Pulse-width modulation (PWM) is one of the oldest and widely used techniques of controlling electrical motors. To control the speed of the motor, the average value of the PWM pulse is controlled by a switch. If the switch is ‘on’ for a long duration, the average value of the PWM pulse increases, driving the motor to high speed, and vice versa. The advantage of using PWM is that there is minimal power loss in switching devices.
Most circuits use a potentiometer as the variable switch to generate PWM. It is cumbersome to use because it needs manual movement of the potentiometer by the user. In this circuit, we use thermometer decoding circuit to control the switch resistance. This, in turn, controls the duty cycle of the pulse, thereby producing PWM. In order to verify the proposed circuit, we have used a circuit simulation software called Spice.
Fig. 1: Complete circuit for motor speed control
The circuit mainly consists of the following components: 3-bit counter, binary-to-thermometer decoder logic, 555 timer IC, resistors (R1-R8=20 kilo-ohms, R11=R12=100 kilo-ohms), diodes (1N914), capacitors (C1= 0.2 nF, C2=0.01 µF) and supply voltage (VDC= 5V).
The complete circuit shown in Fig. 1 produces the PWM pulse for motor speed control. Fig. 2 shows the internal diagram of the binary-to-thermometer decoder with binary inputs coming from the 3-bit ripple counter.
Counter. We have used the 3-bit ripple counter to count all the eight possible states. Clocking to counters is given by clock 1, which is controlled by reset (RST) signal through the AND gate as shown in Fig. 2. This is done so that the RST pulse allows you to see a particular digital state. Otherwise, you will see all the eight possible states of the counter.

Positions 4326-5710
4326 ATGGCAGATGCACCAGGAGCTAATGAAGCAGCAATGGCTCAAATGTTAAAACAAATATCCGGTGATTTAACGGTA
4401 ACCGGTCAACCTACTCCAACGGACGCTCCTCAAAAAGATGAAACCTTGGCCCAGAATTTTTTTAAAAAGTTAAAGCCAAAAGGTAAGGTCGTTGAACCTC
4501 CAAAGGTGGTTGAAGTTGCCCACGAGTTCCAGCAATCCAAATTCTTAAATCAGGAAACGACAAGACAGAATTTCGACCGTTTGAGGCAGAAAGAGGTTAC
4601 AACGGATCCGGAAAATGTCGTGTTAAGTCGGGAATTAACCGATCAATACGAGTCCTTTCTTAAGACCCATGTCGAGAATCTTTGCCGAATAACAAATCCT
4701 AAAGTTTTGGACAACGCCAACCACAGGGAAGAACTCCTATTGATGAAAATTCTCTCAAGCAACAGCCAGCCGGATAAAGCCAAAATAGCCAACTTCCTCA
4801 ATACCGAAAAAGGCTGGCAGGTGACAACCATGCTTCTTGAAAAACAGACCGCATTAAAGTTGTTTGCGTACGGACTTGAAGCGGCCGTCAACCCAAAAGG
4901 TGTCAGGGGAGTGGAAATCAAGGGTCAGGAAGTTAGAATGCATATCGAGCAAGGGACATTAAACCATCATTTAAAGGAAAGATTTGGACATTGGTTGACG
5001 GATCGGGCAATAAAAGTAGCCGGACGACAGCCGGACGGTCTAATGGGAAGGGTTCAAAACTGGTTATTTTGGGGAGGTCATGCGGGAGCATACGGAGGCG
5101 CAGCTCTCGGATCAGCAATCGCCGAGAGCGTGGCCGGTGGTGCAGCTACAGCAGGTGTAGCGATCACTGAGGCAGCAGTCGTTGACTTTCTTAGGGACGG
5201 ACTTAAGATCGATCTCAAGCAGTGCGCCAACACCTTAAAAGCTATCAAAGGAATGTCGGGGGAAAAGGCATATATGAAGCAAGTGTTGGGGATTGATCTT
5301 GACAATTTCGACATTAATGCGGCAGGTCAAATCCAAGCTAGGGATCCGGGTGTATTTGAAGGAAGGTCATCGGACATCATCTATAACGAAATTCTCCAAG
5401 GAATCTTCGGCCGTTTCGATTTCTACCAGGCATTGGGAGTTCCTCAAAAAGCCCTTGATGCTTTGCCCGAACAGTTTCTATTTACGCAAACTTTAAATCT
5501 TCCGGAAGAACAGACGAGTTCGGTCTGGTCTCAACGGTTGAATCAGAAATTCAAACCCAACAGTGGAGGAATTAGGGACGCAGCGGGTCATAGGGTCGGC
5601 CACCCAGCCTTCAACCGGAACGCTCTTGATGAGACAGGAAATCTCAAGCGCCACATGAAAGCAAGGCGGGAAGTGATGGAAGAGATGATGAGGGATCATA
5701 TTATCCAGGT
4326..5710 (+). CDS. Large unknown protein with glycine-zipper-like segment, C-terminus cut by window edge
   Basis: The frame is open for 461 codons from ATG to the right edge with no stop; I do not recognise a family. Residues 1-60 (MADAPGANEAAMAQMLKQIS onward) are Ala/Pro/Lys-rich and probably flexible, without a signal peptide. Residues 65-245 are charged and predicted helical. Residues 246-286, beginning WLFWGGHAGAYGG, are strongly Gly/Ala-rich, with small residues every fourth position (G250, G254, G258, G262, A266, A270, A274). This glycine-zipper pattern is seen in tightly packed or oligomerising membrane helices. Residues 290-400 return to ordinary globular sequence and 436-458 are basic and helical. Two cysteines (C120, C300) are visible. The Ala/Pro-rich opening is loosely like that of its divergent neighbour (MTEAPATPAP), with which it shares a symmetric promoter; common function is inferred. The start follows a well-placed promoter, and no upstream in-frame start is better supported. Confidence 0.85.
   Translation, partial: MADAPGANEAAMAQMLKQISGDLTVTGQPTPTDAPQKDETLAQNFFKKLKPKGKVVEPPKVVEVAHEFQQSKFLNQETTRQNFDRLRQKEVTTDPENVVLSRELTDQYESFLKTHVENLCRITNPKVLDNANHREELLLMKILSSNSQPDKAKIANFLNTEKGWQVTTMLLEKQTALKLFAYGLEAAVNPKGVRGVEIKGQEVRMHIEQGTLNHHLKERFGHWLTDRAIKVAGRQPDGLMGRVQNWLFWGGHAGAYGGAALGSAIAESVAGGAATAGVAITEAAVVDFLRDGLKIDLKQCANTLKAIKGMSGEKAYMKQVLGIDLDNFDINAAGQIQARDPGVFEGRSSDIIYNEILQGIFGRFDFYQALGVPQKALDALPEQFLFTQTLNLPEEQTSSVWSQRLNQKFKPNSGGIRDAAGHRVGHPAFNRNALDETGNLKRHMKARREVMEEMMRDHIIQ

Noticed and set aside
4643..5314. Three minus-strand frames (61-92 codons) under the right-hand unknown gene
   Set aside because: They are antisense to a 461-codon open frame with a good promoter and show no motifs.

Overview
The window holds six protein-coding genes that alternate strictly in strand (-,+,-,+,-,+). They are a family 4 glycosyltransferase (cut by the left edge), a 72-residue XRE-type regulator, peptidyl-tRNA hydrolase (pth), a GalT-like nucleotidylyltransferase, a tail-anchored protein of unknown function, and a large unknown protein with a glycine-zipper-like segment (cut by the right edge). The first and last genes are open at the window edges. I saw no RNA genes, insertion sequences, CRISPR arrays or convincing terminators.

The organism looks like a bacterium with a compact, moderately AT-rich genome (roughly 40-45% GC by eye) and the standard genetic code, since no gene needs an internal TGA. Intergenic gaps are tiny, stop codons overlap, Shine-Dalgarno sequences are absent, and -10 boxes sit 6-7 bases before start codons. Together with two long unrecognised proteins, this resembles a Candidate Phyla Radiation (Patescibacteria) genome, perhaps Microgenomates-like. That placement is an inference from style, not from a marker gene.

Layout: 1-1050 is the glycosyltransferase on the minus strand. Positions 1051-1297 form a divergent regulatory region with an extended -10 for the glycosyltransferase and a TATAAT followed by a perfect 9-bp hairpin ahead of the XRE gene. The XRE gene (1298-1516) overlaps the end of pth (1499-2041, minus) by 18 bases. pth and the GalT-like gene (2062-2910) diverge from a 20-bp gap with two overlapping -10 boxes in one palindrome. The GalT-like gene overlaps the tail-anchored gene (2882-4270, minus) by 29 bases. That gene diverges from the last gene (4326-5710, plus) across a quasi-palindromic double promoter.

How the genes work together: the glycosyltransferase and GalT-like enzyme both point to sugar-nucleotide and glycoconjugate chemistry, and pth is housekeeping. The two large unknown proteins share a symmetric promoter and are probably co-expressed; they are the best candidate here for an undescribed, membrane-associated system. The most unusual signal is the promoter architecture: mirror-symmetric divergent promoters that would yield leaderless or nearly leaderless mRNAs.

Note that signal wires from the counter are fed to various input points of the binary-to-thermometer decoder logic through inverters U5, U6 and U7.
Binary-to-thermometer logic. Refer the binary-to-thermometer truth table for 3-bit binary inputs.
Here a, b and c are the inputs coming from the 3-bit counter, while O1 through O8 are the outputs of the thermometer decoder which are connected to 555 timers through the array of 20-kilo-ohm resistors and 1N914 diodes. Timer IC 555 is running in astable mode.
Charging time is given by:
Tc = 0.69C1(R11+R12+RTUNE)
Discharging time is given by:
Td = 0.69C1R12
RTUNE is the effective parallel resistance of R1 through R8 depending on the digital code. Tc varies as the digital code (a,b,c) changes, and so does the duty cycle. This is because, as we can see from truth table, the number of 1’s coming out of the decoder logic depends on the binary code.
For example, binary code 001 applied to decoder logic results in making O1 ‘off’ and the rest of the outputs (O2 through O8) ‘on’. In this case, all the diodes connected to O2 through O8 are forward-biased and hence all the resistors (R2 through R8) connected to these ports come in parallel with each other to give RTUNE, thereby changing the charging time (TC) of the 555 timer circuit. However, the diode connected to O1 is ‘off’ as it is reverse-biased and hence its resistor R1 doesn’t add to RTUNE.
For binary input 111, only one resistor, i.e., R8, is connected to the 555 timer, thereby producing a pulse with of a smaller duty cycle than with binary input 000.
Consequently, 555 timer produces a pulse-width-modulated signal with varying pulse width at its OUT port which can drive the motor with variable speed as the average value of PWM pulses varies. Speed is fast when the binary input is 000 and very low when the binary input is 111. The timer output from OUT port is then fed to transistor T1, which acts as a driver circuit for motor control.
We have used LT-Spice IV simulation software to test the circuit. You can download the simu-lator free of cost from the link given below:
After download, open the application, click ‘File’ menu and draw new schematic diagrams as given here and name the file as Motor_control.asc. In this project, along with this .asc file, there are two other files: DFF.asc and sample_and_ hold.asc. These files contain the D-type flip-flop and sample-and-hold circuits that are part of the design, so they need to be defined in the software. Basically, these two files are used in designing the counter.
Use Motor_control.asc file for simulation. To see the simulation output, follow the steps given below:
1. Click ‘Simulate’ button from the menu bar followed by ‘Run’ button. The Motor_control.raw simulation window appears.
2. Select ‘Plot Settings’ option.
3. Select ‘Add Trace’ option. A box will appear.
4. Select ‘v(pwm_out)’ option to get the output.